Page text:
Few things in Windows are simple, and that includes the various types of user accounts.
As with Win7, Windows 10 creates three types of accounts by default. But it also includes other account options such as Microsoft vs. local. Here’s what you need to know.
Those three primary accounts include the default, admin-level user account and two hidden accounts: guest and administrator. (If you create new user accounts, Win10 automatically sets them to “standard,” unless you change their status.)
With some restrictions, you can alter and delete the default accounts. But I’ll wager that many Win10 users don’t bother, which could leave them more vulnerable to malware than necessary.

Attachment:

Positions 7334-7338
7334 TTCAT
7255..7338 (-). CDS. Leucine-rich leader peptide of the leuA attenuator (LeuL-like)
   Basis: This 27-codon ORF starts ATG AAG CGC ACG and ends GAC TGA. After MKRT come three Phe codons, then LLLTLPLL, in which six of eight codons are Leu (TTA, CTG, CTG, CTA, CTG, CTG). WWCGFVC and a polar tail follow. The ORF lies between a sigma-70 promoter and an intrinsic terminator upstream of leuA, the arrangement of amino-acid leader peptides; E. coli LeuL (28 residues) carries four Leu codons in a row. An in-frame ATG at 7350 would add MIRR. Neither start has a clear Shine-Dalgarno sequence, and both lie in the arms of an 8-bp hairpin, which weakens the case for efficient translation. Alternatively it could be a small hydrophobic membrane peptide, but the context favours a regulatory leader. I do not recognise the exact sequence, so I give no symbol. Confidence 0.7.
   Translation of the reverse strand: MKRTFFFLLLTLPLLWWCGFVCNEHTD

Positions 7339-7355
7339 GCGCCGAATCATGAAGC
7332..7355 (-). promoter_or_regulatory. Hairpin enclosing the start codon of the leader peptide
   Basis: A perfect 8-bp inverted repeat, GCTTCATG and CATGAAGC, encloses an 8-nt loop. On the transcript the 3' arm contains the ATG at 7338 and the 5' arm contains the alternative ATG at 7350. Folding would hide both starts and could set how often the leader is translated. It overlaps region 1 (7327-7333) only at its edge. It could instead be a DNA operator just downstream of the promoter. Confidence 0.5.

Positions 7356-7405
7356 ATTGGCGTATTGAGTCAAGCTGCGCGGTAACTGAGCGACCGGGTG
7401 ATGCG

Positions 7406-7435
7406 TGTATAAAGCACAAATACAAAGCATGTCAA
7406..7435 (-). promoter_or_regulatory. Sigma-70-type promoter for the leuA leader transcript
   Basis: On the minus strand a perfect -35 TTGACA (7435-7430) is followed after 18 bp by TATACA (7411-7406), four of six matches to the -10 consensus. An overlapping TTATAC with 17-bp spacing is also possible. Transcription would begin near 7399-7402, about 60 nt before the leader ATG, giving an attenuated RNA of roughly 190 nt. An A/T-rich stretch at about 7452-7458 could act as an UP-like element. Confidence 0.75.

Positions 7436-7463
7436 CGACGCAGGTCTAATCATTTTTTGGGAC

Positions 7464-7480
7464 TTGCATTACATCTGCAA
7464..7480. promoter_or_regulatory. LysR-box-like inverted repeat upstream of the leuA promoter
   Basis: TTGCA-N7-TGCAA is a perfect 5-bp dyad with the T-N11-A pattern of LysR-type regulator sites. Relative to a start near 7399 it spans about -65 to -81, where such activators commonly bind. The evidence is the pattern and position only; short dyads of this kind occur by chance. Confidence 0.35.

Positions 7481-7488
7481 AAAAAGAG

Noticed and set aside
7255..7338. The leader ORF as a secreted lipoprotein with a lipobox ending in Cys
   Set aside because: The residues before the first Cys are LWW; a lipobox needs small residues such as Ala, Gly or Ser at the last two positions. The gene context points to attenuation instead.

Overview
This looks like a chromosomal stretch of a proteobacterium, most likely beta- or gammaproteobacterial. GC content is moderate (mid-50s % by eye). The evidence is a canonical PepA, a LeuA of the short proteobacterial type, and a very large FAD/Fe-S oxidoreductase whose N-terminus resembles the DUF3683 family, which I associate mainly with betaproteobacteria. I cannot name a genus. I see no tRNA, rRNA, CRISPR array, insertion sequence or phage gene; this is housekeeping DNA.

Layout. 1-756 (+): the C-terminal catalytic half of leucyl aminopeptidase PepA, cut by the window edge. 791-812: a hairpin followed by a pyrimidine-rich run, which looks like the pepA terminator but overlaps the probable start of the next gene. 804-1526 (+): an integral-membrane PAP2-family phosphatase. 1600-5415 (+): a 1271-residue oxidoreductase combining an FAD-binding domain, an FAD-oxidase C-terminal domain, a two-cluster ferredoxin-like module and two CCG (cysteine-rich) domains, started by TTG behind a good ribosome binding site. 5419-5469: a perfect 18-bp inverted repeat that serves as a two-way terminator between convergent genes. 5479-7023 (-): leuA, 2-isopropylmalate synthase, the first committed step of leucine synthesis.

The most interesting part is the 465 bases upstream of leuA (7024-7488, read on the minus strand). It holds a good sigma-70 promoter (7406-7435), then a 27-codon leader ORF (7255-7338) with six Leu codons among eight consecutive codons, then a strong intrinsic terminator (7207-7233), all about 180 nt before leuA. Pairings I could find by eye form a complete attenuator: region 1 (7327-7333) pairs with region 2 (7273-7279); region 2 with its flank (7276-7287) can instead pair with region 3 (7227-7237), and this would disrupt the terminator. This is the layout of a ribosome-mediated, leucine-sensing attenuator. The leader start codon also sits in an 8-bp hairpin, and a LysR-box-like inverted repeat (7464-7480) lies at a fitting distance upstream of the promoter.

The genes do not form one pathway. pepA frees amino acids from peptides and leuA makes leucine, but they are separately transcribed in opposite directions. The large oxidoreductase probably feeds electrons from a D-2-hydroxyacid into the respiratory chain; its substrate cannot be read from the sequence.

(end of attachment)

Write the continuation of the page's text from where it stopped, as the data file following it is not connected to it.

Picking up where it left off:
If you need a good overview on creating Win10 accounts, EuroSCUG offers a downloadable PDF. As you probably know, Microsoft really wants you to set up Windows 10 with MS-account credentials. Yes, you can run Win10 with just a “local” account (more on that below), but you lose the automatic connection with services that rely on an online connection — e.g., OneDrive and Outlook.
Regardless of the accounts you modify and create, you need at least two accounts on each Win10 PC: an administrator-level account and a backup account with sufficient privileges to repair the administrator account if it breaks. That backup account could be the hidden administrator account or another account you create.